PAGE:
VARIETY OF HOMEMADE MEADS
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hidromiel, Hisp Ar alacha, lacha, ladj, Cat alatxa, L. agua mulsa, alosa or luccia, Rome and Corsica alacha, lacha, Naples alatxa, Ar. aloxa Fr. mulsa, Eng. 1. mead, hydromel, a non-alcoholic drink formerly called a pellitory infusion, honey and water syrup a non-alcoholic infusion made with a mixture of honey and water. The 13th C Anon al-Andalus calls for one oz of honey and 5 lbs water boiled until all the water has evaporated. The honey is skimmed constantly. Then 1/2 oz. of pellitory root is added. The mixture is strained through a cloth and put in a marmite (over low heat) where the root is bruised until pirathrine oil and insulin substance is released from the oil glands. Then it is poured into a glass jar and drunk as needed. It could be drunk as a cordial or used to relieve toothaches or headaches. It was popular from the beginning of beekeeping and especially in the Muslim world for its non-alcoholic content. See aloja. 2. mead, an alcoholic drink consisting of three - five parts water boiled with one part honey. When cool yeast is added. This is stored in a warm place for two to four months to ferment before drinking.It is an ancient drink, very similar to wine. This hydromel normally was spiced as done by Muslims in Al-Andalus. It was a very popular drink amongst Christians in the Middle Ages. At Suero Quiñones’ banquets, it was an aromatic drink sweetened with sugar and served after dessert with other drinks such as hippocras (hippocrás), hydromel (hidromiel) and mead (aguamiel) as a digestive stimulant.;See panal. [Alonso Luengo. 1994:51; Anón/Huici.1966:494:270-271; Bolens. Cusine. 1990:194-195; Covarrubias. 1998:52:a:28; Gázquez. Cocina. 2002:219:271; and Glasse. 1997:283; Ibn Zuhr/García Sánchez. 1992:83; Villena/Navarro. 1879:214-215]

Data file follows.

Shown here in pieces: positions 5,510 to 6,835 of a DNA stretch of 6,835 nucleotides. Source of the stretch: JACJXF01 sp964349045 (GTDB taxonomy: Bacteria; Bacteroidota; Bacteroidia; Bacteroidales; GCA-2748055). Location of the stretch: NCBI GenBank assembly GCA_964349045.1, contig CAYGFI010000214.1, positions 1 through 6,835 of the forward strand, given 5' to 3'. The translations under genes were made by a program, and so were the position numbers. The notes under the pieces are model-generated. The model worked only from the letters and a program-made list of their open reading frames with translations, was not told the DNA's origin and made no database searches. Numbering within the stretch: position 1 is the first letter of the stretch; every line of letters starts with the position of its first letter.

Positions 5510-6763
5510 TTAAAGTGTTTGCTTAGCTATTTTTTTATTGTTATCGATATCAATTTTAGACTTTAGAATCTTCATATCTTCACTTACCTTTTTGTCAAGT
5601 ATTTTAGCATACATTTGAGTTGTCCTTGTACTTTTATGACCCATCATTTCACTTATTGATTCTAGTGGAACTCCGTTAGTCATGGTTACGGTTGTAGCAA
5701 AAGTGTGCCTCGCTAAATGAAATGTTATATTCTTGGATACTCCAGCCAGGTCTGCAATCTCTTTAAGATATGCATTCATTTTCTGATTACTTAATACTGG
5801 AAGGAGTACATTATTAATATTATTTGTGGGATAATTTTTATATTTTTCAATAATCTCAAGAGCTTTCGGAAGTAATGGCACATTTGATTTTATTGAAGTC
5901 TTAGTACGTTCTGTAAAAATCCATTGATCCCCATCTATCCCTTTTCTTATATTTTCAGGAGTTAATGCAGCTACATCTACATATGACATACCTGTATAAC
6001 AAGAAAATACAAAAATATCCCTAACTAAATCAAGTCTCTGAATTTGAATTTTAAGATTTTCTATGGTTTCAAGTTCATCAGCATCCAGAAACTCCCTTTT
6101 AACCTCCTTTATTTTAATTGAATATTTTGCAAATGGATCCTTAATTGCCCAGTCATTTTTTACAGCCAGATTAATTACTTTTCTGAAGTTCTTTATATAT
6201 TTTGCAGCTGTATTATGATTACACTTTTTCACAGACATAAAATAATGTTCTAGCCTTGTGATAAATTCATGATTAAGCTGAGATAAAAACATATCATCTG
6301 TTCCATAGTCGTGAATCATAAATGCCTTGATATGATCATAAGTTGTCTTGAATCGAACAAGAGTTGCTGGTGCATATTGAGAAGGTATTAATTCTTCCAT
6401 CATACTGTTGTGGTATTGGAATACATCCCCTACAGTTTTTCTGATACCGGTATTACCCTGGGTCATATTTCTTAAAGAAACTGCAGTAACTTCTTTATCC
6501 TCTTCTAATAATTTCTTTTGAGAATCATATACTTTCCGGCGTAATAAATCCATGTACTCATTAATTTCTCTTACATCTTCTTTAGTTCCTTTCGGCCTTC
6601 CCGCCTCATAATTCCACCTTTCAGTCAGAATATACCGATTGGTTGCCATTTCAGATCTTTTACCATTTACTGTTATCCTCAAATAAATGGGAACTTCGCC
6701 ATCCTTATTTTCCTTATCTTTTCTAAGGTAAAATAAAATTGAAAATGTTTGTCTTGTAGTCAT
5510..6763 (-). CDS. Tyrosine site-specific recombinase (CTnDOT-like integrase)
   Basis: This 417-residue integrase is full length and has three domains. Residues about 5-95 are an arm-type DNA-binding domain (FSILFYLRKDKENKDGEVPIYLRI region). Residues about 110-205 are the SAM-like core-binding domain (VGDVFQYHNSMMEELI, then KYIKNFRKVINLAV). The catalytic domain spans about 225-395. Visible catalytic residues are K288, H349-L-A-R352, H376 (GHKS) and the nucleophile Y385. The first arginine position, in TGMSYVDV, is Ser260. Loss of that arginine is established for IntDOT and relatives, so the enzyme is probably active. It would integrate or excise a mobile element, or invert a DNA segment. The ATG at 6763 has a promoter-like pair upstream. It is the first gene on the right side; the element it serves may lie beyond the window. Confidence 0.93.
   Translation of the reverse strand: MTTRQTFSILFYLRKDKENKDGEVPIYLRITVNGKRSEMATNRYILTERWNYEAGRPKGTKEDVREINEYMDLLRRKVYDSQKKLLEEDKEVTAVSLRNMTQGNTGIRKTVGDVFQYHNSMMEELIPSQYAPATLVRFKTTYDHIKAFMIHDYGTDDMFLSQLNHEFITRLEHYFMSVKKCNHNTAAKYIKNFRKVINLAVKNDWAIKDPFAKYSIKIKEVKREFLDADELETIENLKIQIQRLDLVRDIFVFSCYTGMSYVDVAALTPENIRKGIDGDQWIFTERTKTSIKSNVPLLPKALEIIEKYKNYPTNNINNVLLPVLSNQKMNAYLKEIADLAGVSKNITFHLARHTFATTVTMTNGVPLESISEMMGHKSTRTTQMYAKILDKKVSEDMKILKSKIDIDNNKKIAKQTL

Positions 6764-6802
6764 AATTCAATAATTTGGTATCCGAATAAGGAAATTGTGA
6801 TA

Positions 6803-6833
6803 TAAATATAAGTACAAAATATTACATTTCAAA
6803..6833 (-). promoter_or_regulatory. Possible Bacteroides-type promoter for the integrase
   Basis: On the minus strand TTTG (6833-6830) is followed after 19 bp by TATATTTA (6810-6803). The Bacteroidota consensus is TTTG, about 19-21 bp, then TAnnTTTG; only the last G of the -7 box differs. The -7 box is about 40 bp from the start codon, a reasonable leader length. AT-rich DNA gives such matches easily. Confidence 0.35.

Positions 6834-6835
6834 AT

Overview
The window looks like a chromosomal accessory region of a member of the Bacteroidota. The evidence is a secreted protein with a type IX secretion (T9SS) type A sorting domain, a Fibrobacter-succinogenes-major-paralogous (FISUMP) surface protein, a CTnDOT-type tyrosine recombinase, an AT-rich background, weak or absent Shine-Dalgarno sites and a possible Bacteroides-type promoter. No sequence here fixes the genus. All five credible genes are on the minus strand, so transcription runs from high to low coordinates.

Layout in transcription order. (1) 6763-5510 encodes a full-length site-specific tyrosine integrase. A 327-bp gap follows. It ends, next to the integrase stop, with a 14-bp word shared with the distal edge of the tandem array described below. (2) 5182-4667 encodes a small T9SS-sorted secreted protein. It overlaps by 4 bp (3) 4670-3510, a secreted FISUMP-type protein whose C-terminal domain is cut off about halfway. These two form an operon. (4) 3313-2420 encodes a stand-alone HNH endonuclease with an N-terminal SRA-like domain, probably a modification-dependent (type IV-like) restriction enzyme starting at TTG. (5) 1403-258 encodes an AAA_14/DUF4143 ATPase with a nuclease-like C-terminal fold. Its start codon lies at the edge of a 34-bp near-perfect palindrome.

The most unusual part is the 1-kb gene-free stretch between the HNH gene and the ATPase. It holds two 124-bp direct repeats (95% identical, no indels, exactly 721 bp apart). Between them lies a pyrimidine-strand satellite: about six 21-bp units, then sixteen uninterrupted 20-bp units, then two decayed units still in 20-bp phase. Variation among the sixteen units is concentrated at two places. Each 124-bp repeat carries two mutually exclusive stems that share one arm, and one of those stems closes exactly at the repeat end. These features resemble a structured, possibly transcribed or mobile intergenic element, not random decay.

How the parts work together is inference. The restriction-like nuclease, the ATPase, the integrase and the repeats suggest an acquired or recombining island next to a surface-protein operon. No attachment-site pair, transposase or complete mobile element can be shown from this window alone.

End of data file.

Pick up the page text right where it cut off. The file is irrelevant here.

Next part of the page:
PEARS POUCHED IN MEAD FROM THE ARCHIVES OF THE MEDIEVAL SPANISH CHEF
for 6 persons
|Photo by: Lord-Williams|
*2 c mead
2 tbsp honey
1 cinnamon stick
for garnish: whipped
cream and/or sprigs of mint leaves
Remove orange peel of orange with a vegetable peeler leaving the white. Slice the peel into nicely cut slivers. Cut the orange in half and squeeze out the juice through a strainer into a 12” frying pan. Add the orange rind.
Peel the pears and quarter them lengthwise. Remove the core and immediately add to the orange juice, spooning the juice over them so they do not turn brown.
Add mead and honey. Stir the mix and simmer for 30 minutes or until the pears are tender.
|Photo by: Lord-Williams|
To serve: If it is winter, serve warm right out of the pan with strips of orange peel, a few flakes of the cinnamon stick and/or sprigs of mint leaves. If it is summer, let the pears cool in the poaching liquid at room temperature, then refrigerate. Serve with orange peel, whipped cream, flakes from the cinnamon stick and/or sprigs of mint leaves. Do not serve with chocolate as this is an American product.
*If mead is unavailable a port wine can be used as a substitute but it would be a pity as the purpose of this recipe is to try mead, the drink of the gods, heroes, kings and lovers! If port or other sweet wine is used add 1/3 c honey instead of 2 tbsp.